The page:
BALANCING FOOD SAFETY AND RISK: DO DRUG RESIDUE LIMITS AFFECT INTERNATIONAL TRADE IN BEEF?
Tsunehiro Otsuki () and
No 21971, 2003 Annual meeting, July 27-30, Montreal, Canada from American Agricultural Economics Association (New Name 2008: Agricultural and Applied Economics Association)
There have been a number of high profile food safety disputes in trade over the past decade. These include the widely publicized dispute at the World Trade Organization between the U.S. and EU over hormone treated beef. Consumers in some industrialized countries have also expressed concern over the health implications of consuming beef produced with antibiotics and other artificial supplements. Developing countries are affected in a significant way in both how disputes are settled, as well as the balance between risk and safety reflected in how standards are set. This paper examines the impact of drug residue standards on trade in beef and trade affect of setting harmonized international standards. We find that if international standards set by Codex were followed in antibiotics, global trade in beef would rise by over $3.2 billion. Among other developing countries, South African exports would rise by $160 million, Brazil by $200 million, and Argentina's by over $300 million.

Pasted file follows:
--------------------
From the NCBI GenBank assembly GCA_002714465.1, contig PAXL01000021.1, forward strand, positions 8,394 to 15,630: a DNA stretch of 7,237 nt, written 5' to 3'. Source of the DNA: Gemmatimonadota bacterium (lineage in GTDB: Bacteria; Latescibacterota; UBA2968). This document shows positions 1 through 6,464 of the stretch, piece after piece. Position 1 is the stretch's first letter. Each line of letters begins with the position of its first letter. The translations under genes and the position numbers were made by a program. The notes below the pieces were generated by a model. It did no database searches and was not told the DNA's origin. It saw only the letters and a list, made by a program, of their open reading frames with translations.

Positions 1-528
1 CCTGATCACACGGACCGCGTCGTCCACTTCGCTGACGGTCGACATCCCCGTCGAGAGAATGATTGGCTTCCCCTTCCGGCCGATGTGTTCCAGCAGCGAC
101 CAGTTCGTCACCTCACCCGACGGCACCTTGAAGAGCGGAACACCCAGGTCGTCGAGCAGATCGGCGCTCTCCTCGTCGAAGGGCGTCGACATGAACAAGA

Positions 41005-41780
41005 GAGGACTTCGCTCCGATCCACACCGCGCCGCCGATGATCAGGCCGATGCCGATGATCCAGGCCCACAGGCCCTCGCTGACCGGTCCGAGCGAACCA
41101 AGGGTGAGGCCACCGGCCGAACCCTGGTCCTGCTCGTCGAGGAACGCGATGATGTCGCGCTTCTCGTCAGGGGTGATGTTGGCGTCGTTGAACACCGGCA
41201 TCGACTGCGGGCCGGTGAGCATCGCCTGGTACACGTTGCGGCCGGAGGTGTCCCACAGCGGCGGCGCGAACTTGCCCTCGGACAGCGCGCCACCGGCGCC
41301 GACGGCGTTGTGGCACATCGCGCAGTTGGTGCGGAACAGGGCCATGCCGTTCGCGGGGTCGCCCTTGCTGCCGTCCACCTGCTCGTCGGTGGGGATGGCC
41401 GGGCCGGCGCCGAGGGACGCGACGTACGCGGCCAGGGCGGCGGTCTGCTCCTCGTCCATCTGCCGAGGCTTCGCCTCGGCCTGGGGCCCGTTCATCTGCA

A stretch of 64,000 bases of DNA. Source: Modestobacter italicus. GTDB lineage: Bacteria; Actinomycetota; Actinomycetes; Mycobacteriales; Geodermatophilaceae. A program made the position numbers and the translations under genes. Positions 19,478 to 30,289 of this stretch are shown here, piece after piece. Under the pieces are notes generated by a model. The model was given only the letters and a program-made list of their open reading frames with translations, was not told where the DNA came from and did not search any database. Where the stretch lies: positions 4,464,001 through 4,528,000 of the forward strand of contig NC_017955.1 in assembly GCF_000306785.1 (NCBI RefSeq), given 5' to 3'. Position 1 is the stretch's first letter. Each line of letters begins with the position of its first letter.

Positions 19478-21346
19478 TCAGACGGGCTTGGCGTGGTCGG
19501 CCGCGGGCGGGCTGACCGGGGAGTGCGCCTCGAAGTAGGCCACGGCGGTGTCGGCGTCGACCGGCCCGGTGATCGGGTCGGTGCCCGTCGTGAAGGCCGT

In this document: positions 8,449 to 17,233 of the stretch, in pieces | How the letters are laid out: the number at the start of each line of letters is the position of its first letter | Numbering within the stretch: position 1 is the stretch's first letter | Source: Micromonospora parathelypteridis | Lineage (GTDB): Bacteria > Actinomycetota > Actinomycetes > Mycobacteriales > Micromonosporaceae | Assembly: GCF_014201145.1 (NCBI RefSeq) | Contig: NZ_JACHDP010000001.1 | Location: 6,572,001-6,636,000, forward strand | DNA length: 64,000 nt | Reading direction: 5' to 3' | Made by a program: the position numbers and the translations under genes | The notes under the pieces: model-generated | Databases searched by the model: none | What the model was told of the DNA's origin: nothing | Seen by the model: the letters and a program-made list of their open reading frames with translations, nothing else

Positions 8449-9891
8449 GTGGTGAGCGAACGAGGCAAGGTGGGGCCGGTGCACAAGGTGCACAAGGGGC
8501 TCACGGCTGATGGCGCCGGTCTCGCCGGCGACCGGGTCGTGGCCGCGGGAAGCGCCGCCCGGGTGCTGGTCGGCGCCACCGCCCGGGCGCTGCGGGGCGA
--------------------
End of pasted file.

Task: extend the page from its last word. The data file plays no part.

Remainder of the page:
Keywords: Food Consumption/Nutrition/Food Safety; International Relations/Trade (search for similar items in EconPapers)
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Journal Article: Balancing food safety and risk: do drug residue limits affect international trade in beef? (2003)
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Persistent link: https://EconPapers.repec.org/RePEc:ags:aaea03:21971
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